A campaign in Berkeley paid for by the group Accuracy in Media showed Hitler raising his arm in a salute displayed on the sides of a truck.  (Photo/Courtesy JewBelong)
A campaign in Berkeley paid for by the group Accuracy in Media showed Hitler raising his arm in a salute displayed on the sides of a truck. (Photo/Courtesy JewBelong)

Hitler truck display at UC Berkeley alarms Jews in campus community

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A provocative ad campaign against antisemitism that used a digital image of Hitler raising his right arm concerned many at UC Berkeley this week and disturbed members of the Jewish community, according to the campus Hillel.

It also sparked ire. On Thursday, vandals threw several rocks at the vehicle, according to an organizer of the campaign, scaring its driver and damaging the truck and “part of the graphic,” the organizer said. In photos, a green patch on the display is visible where one of the rocks hit.

The Washington, D.C.-based conservative nonprofit Accuracy in Media sponsored the campaign, which was meant to oppose what the organization described as Berkeley Law’s “ban on Jews.” The campaign launched after a group of law students passed pro-BDS resolutions in August that included bans on hosting speakers who support Israel.

The truck said: “All in favor of banning Jews, raise your right hand.”

The BDS measures, which J. covered at the time, concerned Jewish and pro-Israel students on campus, but were thrust into the national spotlight more recently after an op-ed in the Jewish Journal in L.A. used Nazi language to describe them. “Berkeley Develops Jewish-Free Zones,” in which attorney Kenneth J. Marcus argued that the bylaws were plainly discriminatory against Jews and represented civil rights violations, gained the attention of the national and Israeli media and was shared by prominent figures such as Barbra Streisand and Sarah Silverman to millions of Twitter followers.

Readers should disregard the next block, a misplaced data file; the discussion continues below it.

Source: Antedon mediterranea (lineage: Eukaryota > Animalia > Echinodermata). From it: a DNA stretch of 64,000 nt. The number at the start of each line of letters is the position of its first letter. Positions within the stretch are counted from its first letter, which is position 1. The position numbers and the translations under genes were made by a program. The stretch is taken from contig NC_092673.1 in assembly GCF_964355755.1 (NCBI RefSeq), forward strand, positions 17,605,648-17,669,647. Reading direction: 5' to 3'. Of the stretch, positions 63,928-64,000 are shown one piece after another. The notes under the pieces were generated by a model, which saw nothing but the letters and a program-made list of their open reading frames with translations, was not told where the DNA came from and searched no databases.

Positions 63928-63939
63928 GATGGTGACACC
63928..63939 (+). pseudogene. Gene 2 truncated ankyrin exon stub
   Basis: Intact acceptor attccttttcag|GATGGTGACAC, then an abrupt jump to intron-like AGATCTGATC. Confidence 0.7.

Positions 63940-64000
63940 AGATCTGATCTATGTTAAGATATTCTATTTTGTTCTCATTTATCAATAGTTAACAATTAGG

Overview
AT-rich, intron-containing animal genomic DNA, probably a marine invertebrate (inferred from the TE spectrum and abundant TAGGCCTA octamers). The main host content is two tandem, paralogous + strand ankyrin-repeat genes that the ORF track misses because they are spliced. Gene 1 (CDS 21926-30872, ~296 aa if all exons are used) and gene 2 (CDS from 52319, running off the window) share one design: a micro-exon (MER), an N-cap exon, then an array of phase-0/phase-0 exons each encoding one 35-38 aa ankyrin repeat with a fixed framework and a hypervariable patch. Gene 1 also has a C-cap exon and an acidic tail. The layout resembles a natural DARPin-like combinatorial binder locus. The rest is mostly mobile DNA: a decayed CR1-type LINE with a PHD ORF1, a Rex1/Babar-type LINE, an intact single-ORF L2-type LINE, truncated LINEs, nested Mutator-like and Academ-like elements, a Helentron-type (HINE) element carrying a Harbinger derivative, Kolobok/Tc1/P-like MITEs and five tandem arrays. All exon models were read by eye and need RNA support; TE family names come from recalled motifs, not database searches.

The op-ed also prompted rebuttals, including from Jewish UC Berkeley professors Ethan Katz and Ron Hassner, who criticized the headline as misleading considering Berkeley’s robust Jewish community and Israel scholarship, and from Jewish journalist Rob Eshman who called the article “factual dross.”

The truck scared the crap out of us.

The mobile ad campaign consisted of a black box truck bearing digital images of a uniformed Hitler alongside other Nazis. It had been parked in front of Berkeley Law, according to Accuracy in Media president Adam Guillette, but then circled the campus after the rock-throwing incident.

The impetus behind the campaign, Guillette said, was outrage over a rise in antisemitism on college campuses.

“Things have gone from ‘very bad’ to ‘even worse,’” he wrote to J. in a text message from an airplane, saying he had met with “thousands of students on literally hundreds of campuses throughout North America over the last two decades.”

“The amount of hatred, intolerance, and antisemitism is morally outrageous and it’s time for us to (non-violently) fight back,” he wrote.

As to criticism that the campaign was disturbing, Guillette said, “the growing anti-semitic climate on America’s universities is exceptionally disturbing, and it’s time we stood up to these hateful bullies.”

Reporting about $2 million in annual revenue, Accuracy in Media is a group “working to expose bias in mainstream” media, according to its website. It publishes investigations exposing what it views as a media slant toward progressivism on issues ranging from abortion to gender to critical race theory.